For parallel plates where the separation $d$ is much smaller than the dimensions of the plates (diameter for circular plates), and the potential difference between the plates is $V$, the electric field $E$ is given by
Where the electric field $E$ is directed from the + plate to the – plate.
Capacitance, $C$ is electrically defined as the amount of charge $q$ on the plates per volt across the plates, or
In terms of the physical characteristics of a capacitor, the capacitance is given by
Equating the last two equations gives us
Where $ε$ is the electrical per permittivity of the medium between the plates.
Substituting $V$ from the last equation for $V$ in the first equation gives us
The last equation shows that the electric field strength between the plates does not depend on the plate separation. Now returning to the first equation expressed in terms of potential difference we have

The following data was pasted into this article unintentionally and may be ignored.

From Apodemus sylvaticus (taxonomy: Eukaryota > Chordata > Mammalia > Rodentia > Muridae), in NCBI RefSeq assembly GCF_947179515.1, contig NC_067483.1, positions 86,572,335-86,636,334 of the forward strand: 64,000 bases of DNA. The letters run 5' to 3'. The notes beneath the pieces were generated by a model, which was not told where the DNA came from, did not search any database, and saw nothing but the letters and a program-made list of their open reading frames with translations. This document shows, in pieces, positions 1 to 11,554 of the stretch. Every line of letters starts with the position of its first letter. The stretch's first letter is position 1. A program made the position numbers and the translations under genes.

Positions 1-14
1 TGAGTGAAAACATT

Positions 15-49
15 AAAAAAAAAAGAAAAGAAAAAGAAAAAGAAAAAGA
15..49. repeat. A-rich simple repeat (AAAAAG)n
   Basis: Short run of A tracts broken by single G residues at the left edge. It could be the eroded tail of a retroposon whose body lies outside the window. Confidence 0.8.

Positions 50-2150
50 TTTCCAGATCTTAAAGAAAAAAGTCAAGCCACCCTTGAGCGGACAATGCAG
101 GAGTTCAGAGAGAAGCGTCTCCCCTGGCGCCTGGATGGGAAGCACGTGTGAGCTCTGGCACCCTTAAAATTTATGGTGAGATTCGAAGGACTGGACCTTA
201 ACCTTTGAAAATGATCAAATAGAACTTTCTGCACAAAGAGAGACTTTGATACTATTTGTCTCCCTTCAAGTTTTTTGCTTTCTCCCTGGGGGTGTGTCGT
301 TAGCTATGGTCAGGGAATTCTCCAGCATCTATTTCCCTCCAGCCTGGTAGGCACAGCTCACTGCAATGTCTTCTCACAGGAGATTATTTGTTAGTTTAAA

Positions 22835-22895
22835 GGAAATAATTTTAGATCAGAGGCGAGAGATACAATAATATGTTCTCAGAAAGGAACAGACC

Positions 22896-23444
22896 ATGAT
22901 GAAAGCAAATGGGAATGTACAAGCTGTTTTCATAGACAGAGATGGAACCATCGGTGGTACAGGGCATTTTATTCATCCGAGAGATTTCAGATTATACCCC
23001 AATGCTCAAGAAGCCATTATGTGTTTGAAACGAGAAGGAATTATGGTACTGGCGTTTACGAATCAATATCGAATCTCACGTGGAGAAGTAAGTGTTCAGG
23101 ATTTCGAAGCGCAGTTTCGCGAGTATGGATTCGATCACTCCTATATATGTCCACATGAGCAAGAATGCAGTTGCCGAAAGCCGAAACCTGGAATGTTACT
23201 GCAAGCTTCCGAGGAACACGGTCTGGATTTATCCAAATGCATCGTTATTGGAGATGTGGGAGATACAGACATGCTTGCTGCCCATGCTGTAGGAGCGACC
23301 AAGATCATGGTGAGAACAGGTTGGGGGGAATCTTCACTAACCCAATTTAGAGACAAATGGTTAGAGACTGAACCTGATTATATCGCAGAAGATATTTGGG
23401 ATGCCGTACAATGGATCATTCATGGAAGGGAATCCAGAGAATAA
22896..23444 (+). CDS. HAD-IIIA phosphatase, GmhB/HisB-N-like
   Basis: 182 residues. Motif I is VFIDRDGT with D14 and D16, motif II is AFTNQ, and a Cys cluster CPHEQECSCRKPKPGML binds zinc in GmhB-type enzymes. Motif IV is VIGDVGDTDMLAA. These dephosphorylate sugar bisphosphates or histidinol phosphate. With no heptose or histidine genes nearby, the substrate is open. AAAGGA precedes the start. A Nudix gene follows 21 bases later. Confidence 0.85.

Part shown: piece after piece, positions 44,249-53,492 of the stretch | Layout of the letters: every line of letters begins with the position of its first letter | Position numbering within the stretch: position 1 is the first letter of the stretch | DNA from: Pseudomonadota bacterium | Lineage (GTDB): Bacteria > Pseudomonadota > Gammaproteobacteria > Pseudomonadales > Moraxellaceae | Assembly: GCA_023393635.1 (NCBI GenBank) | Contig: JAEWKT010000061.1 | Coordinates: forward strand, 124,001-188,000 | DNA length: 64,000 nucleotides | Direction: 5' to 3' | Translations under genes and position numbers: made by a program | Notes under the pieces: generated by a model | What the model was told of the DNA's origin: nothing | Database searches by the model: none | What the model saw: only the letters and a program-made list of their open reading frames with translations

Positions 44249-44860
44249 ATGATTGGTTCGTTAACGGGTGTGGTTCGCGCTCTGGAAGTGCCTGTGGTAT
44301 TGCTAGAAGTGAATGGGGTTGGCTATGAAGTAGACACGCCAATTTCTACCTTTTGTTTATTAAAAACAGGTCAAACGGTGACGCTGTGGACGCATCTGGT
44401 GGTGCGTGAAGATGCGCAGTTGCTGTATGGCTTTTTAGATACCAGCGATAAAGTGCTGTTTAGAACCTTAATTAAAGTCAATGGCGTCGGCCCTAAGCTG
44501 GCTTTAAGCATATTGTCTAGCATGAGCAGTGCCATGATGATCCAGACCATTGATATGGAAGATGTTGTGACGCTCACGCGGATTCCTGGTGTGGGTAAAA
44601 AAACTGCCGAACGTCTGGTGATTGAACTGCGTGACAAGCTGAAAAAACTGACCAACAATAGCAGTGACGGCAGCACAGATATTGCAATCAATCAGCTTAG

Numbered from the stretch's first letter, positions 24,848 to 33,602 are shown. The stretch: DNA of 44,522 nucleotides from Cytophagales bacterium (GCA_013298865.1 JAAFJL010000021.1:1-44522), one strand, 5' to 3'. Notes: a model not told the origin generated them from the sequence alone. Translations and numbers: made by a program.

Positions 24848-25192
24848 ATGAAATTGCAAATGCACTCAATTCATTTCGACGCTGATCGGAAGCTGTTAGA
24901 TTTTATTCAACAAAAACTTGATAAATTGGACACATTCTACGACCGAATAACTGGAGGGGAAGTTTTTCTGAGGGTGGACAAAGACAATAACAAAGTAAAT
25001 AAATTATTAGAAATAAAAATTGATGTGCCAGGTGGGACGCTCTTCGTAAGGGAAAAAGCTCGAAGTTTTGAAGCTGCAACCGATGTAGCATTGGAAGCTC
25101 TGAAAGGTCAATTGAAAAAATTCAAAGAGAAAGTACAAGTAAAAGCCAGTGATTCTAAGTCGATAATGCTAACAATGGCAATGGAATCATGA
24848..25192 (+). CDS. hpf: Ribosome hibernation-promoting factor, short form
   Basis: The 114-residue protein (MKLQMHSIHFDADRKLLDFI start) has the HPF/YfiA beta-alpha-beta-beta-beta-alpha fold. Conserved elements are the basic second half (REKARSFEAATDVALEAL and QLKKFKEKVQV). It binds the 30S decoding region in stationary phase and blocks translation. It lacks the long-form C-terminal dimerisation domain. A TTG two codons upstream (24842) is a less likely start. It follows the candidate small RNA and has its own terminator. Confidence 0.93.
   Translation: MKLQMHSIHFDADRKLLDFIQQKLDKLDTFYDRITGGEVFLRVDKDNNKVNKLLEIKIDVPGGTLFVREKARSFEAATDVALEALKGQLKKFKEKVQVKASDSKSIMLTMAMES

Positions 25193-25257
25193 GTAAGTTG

Since $E$ is constant, increasing the separation increases the electrical potential difference. This makes sense when you consider the following definition of potential difference, or voltage:
The potential difference, $V$, is defined as the work (joules) per unit charge $q$ (coulomb) required to move the charge between the points.
The force on a charge $q$ between the plates is $qE$. The work required to move the charge from one plate to another is
The work per unit charge is
Hope this helps.